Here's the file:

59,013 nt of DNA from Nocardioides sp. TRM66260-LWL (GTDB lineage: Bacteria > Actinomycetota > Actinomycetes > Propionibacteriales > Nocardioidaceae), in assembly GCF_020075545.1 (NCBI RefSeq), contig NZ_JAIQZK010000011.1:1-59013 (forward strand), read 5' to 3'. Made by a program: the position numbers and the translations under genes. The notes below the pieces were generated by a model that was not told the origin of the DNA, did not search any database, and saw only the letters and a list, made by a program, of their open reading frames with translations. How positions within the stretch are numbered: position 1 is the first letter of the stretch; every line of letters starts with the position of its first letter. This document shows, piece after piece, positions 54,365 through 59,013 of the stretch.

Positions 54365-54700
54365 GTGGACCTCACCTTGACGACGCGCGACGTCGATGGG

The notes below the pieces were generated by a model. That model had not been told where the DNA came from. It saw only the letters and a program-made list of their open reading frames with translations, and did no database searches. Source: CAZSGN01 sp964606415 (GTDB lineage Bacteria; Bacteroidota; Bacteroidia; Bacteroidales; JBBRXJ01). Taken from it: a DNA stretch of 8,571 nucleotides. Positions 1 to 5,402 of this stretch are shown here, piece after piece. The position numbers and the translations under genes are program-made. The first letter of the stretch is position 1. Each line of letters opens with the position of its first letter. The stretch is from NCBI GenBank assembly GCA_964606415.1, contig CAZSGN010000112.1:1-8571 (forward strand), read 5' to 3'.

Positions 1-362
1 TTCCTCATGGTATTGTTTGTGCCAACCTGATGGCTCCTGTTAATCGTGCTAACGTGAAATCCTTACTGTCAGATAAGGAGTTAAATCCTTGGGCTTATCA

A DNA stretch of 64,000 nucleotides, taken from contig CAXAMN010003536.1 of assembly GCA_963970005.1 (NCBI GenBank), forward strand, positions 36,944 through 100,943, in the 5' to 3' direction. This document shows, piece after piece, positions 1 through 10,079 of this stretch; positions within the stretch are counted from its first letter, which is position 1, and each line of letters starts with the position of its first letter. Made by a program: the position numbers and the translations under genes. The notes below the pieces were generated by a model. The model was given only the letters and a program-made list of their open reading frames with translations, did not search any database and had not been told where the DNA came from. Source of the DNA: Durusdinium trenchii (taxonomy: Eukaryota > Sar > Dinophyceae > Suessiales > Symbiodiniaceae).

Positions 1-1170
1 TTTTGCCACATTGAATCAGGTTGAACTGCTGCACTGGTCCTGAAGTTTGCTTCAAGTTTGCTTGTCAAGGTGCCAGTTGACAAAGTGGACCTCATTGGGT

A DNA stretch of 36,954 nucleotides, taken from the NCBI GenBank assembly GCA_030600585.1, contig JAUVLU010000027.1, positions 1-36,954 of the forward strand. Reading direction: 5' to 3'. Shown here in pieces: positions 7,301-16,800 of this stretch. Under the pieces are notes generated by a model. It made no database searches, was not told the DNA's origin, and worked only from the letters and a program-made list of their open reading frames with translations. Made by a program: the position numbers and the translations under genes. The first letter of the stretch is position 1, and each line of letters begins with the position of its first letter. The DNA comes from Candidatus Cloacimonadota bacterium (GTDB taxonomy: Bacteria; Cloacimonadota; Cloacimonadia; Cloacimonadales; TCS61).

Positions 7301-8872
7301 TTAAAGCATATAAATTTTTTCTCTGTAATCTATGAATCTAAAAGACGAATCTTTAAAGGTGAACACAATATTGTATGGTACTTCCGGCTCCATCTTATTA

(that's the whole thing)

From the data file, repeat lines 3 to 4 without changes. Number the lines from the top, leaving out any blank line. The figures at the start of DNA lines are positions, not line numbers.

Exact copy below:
54365 GTGGACCTCACCTTGACGACGCGCGACGTCGATGGG

The notes below the pieces were generated by a model. That model had not been told where the DNA came from. It saw only the letters and a program-made list of their open reading frames with translations, and did no database searches. Source: CAZSGN01 sp964606415 (GTDB lineage Bacteria; Bacteroidota; Bacteroidia; Bacteroidales; JBBRXJ01). Taken from it: a DNA stretch of 8,571 nucleotides. Positions 1 to 5,402 of this stretch are shown here, piece after piece. The position numbers and the translations under genes are program-made. The first letter of the stretch is position 1. Each line of letters opens with the position of its first letter. The stretch is from NCBI GenBank assembly GCA_964606415.1, contig CAZSGN010000112.1:1-8571 (forward strand), read 5' to 3'.